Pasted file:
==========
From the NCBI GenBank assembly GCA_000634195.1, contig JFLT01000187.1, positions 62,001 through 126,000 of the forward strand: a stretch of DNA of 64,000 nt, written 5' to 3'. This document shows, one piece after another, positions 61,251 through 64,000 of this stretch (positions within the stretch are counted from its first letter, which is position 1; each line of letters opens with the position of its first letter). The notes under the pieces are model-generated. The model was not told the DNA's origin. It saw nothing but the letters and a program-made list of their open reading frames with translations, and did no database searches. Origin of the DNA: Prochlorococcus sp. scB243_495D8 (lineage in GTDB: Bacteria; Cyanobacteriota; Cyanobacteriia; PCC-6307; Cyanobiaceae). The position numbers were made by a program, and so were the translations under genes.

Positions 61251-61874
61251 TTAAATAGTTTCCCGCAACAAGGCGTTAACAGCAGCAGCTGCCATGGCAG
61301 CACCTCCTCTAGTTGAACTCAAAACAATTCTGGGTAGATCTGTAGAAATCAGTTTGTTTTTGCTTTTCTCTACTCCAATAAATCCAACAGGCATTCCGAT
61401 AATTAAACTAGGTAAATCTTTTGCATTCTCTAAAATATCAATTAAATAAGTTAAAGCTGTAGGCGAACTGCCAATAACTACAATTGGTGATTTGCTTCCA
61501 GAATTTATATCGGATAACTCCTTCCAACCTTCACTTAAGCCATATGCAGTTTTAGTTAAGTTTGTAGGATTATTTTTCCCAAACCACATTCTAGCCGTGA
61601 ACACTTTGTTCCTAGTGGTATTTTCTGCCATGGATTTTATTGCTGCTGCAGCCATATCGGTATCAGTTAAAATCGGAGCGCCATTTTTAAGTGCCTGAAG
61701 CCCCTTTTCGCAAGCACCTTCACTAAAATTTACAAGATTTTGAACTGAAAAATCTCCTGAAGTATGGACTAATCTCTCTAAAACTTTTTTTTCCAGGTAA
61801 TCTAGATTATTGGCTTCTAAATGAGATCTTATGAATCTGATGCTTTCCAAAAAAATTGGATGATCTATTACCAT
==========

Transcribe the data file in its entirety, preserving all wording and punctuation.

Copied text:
From the NCBI GenBank assembly GCA_000634195.1, contig JFLT01000187.1, positions 62,001 through 126,000 of the forward strand: a stretch of DNA of 64,000 nt, written 5' to 3'. This document shows, one piece after another, positions 61,251 through 64,000 of this stretch (positions within the stretch are counted from its first letter, which is position 1; each line of letters opens with the position of its first letter). The notes under the pieces are model-generated. The model was not told the DNA's origin. It saw nothing but the letters and a program-made list of their open reading frames with translations, and did no database searches. Origin of the DNA: Prochlorococcus sp. scB243_495D8 (lineage in GTDB: Bacteria; Cyanobacteriota; Cyanobacteriia; PCC-6307; Cyanobiaceae). The position numbers were made by a program, and so were the translations under genes.

Positions 61251-61874
61251 TTAAATAGTTTCCCGCAACAAGGCGTTAACAGCAGCAGCTGCCATGGCAG
61301 CACCTCCTCTAGTTGAACTCAAAACAATTCTGGGTAGATCTGTAGAAATCAGTTTGTTTTTGCTTTTCTCTACTCCAATAAATCCAACAGGCATTCCGAT
61401 AATTAAACTAGGTAAATCTTTTGCATTCTCTAAAATATCAATTAAATAAGTTAAAGCTGTAGGCGAACTGCCAATAACTACAATTGGTGATTTGCTTCCA
61501 GAATTTATATCGGATAACTCCTTCCAACCTTCACTTAAGCCATATGCAGTTTTAGTTAAGTTTGTAGGATTATTTTTCCCAAACCACATTCTAGCCGTGA
61601 ACACTTTGTTCCTAGTGGTATTTTCTGCCATGGATTTTATTGCTGCTGCAGCCATATCGGTATCAGTTAAAATCGGAGCGCCATTTTTAAGTGCCTGAAG
61701 CCCCTTTTCGCAAGCACCTTCACTAAAATTTACAAGATTTTGAACTGAAAAATCTCCTGAAGTATGGACTAATCTCTCTAAAACTTTTTTTTCCAGGTAA
61801 TCTAGATTATTGGCTTCTAAATGAGATCTTATGAATCTGATGCTTTCCAAAAAAATTGGATGATCTATTACCAT